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It’s been only two years since the release of his pitch-black comedy The Death of Stalin, but now Armando Iannucci — also known as the driving creative force behind the equally vicious political satires Veep, The Thick of It and In the Loop — has served up his most un-Iannucci project to date.
The Personal History of David Copperfield, based on Charles Dickens’ semiautobiographical tale of a life from childhood to maturity in Victorian England, received an enthusiastic response in Toronto, where it had its world premiere. THR‘s John DeFore said it “pleases without pandering,” and singled out the lead performance of Dev Patel, who heads an impressively diverse cast that includes veterans Tilda Swinton and Hugh Laurie alongside up-and-comers Aneurin Barnard (Dunkirk) and Anthony Welsh (Fleabag).
Now British Dickens aficionados will get to judge for themselves when the film opens the BFI London Film Festival. Ahead of the movie’s European premiere, Iannucci talked to THR about his change of direction, why he hates the term “color-blind” and why Tom Hanks sent him a note when Veep‘s Selina Meyer was laid to rest.
The reactions to The Personal History of David Copperfield so far have focused on how warm and tender the film is. Given that your previous work has mostly centered around people who are, by and large, kind of shitty, was this an unusual experience for you?
Would you include The Armando Iannucci Show in that?
Ha! But it’s what I was hoping for. I said in Toronto that it couldn’t be more different from The Death of Stalin. And not that it’s a direct response to what’s happening now, but I suppose it’s about a sense of community and sense of belonging — how you respond to people who you think are completely different. I didn’t want to shy away from any of the hard issues in the story, like child labor and domestic abuse and homelessness, but at the same time I wanted the audiences at the end to feel a lot more positive than at the start. I’m not expecting people to come out whistling, but maybe just wanting to engage more with others.
Was it a nice change to make something that people weren’t going to immediately assume was a metaphor for the current political climate?
I thought that when we were making The Death of Stalin! I actually wanted to make this film because I thought the issues and characters were timeless. And the humor. Dickens’ language and style and approach is so modern.
Dev Patel has admitted that he originally thought the film was about the magician. Were you surprised at how unfamiliar people were with Charles Dickens’ work?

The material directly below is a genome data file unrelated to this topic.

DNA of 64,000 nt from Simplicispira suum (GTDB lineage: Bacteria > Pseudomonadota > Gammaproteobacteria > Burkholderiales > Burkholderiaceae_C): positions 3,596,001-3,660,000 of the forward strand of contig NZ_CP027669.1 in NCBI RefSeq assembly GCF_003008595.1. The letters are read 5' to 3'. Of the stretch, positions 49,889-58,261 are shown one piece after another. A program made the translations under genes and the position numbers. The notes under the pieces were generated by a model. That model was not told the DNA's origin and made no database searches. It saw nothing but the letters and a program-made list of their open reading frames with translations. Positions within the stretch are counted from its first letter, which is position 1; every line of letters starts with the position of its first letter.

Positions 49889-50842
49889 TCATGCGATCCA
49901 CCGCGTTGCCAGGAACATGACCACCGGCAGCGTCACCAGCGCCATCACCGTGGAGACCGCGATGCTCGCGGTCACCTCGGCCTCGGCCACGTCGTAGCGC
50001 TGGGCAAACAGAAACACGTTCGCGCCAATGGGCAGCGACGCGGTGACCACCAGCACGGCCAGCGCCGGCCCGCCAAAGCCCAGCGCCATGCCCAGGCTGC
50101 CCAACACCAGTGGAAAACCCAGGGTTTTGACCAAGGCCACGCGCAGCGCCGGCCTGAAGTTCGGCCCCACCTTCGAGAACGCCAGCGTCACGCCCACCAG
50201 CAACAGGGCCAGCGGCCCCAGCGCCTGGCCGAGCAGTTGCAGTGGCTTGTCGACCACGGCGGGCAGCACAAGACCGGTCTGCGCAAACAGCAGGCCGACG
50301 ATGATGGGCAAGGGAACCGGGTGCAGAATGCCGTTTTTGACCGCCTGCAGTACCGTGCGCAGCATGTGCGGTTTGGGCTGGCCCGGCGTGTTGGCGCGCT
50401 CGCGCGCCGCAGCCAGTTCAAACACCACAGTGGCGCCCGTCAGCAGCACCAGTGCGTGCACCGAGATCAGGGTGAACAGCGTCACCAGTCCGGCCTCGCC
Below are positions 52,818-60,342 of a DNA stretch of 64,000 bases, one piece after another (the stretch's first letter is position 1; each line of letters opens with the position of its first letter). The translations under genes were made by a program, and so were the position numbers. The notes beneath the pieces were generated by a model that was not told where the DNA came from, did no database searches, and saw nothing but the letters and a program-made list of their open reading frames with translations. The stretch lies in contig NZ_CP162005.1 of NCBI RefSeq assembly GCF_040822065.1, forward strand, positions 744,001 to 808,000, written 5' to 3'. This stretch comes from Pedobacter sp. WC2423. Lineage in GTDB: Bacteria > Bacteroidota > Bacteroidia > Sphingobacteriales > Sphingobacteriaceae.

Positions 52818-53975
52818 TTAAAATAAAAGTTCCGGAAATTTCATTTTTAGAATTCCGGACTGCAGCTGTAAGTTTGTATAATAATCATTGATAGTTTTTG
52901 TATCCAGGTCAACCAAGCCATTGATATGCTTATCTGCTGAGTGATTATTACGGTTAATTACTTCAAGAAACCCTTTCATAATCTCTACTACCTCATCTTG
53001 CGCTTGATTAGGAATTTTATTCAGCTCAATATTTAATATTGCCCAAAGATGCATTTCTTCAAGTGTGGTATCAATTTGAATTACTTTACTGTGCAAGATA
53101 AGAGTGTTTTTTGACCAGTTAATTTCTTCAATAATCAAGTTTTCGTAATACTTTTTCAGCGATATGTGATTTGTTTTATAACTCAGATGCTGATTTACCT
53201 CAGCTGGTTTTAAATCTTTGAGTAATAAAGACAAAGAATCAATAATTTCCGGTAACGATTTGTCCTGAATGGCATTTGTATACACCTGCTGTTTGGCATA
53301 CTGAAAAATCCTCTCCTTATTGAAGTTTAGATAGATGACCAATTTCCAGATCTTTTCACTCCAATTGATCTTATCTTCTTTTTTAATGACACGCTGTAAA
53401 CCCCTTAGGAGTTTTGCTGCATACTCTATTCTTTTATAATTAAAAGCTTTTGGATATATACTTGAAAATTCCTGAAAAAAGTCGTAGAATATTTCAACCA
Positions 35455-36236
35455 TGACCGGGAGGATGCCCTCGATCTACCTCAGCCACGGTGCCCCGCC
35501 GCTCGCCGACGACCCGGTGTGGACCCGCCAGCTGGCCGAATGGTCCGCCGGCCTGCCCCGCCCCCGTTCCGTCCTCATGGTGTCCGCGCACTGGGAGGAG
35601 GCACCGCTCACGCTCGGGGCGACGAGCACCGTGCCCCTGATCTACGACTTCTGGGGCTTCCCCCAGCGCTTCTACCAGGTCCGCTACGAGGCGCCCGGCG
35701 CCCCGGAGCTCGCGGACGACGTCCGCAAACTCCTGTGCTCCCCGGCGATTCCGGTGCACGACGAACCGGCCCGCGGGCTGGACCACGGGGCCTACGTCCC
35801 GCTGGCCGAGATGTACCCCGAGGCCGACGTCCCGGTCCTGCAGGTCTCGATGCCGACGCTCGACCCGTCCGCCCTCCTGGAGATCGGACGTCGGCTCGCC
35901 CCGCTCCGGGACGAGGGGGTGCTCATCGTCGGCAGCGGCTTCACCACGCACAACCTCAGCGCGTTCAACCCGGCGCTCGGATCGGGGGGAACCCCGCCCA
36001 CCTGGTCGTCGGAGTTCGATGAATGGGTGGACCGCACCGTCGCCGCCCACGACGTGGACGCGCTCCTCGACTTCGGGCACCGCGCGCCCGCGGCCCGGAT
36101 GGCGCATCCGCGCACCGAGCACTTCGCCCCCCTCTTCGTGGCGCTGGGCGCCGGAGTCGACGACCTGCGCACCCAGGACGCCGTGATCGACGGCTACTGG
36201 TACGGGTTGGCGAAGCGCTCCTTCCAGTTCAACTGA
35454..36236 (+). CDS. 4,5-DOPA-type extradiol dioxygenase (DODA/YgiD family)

Absolutely. And that’s why we made the film in such a way, so you’re not expected to even know who Charles Dickens is or what the novel was or anything. It’s self-contained and no working knowledge of anything is required, other than the ability to get to the cinema. But if people go and see it and are then drawn toward reading Charles Dickens, then fantastic. Because it was rereading David Copperfield about eight, nine years ago that made me think, “Yeah, I want to make this film. This is a modern film with contemporary issues.”
There’s quite a bit of drunkenness in the book.
Dev does a very good drunk — trying very, very carefully to be precise with his words and being unaware that they’re all in the wrong order. Dickens describes Copperfield being drunk for the first time and the whole of London just swirling around him, and him trying to get up the stairs like Leonardo DiCaprio in The Wolf of Wall Street.
What made you choose Dev?
I always thought Dev was funny, that he could do the awkward and the gangly, but David also has to be strong and charismatic. And it’s when I saw him in Lion that I thought, that’s David. I didn’t really have a plan B. Dev was the first person I spoke to and, once he’d got the magician out of the way, he was thinking, “But this is a Victorian show, how does this work?” And what’s great is that once people watch him, they go, “Yeah, he’s David Copperfield.”
The color-blind casting in the film has been very well received. But there was a question about it in Toronto that Hugh Laurie didn’t seem to appreciate. What happened there?
All he said was, in a funny way, “Why did you ask that question?” As in, why is the issue worth raising? And it was a sort of half-serious but deliberately very serious response, because it is interesting. I hate that phrase “color-blind” because it implies some sort of limitation. It made me think, “Why shouldn’t I be able to pick from 100 percent of the acting community available?”
You’ve got the HBO sci-fi series Avenue 5 coming next. Are you taking a break from political satire?
I just thought that what’s happening at the moment is so crazy that any attempt to try and summarize that craziness is never going to be quite as bizarre. There’s never a plan. After [2009’s] In the Loop, I didn’t realize it would take nine years to make my next film. And I didn’t realize my next film would be from a graphic novel [Death of Stalin]. Suddenly, the right theme or right story pops into your head and you think, “That’s the one.”
Were you sad to see Veep laid to rest earlier this year? And to see Selina Meyer’s state funeral get knocked from the headlines by the death of Tom Hanks?
Yes! I was more sad for Tom Hanks. I think they had to ask his permission. But he sent me a very nice letter, which was badly typed on an old-fashioned typewriter, saying how much he liked the show. What was great, because I wasn’t involved in the last couple of seasons, is that I genuinely didn’t know what was going to happen next, so I was able to watch it as a normal viewer.
Interview edited for length and clarity.
A version of this story first appeared in the Sept. 25 issue of The Hollywood Reporter magazine. To receive the magazine, click here to subscribe.
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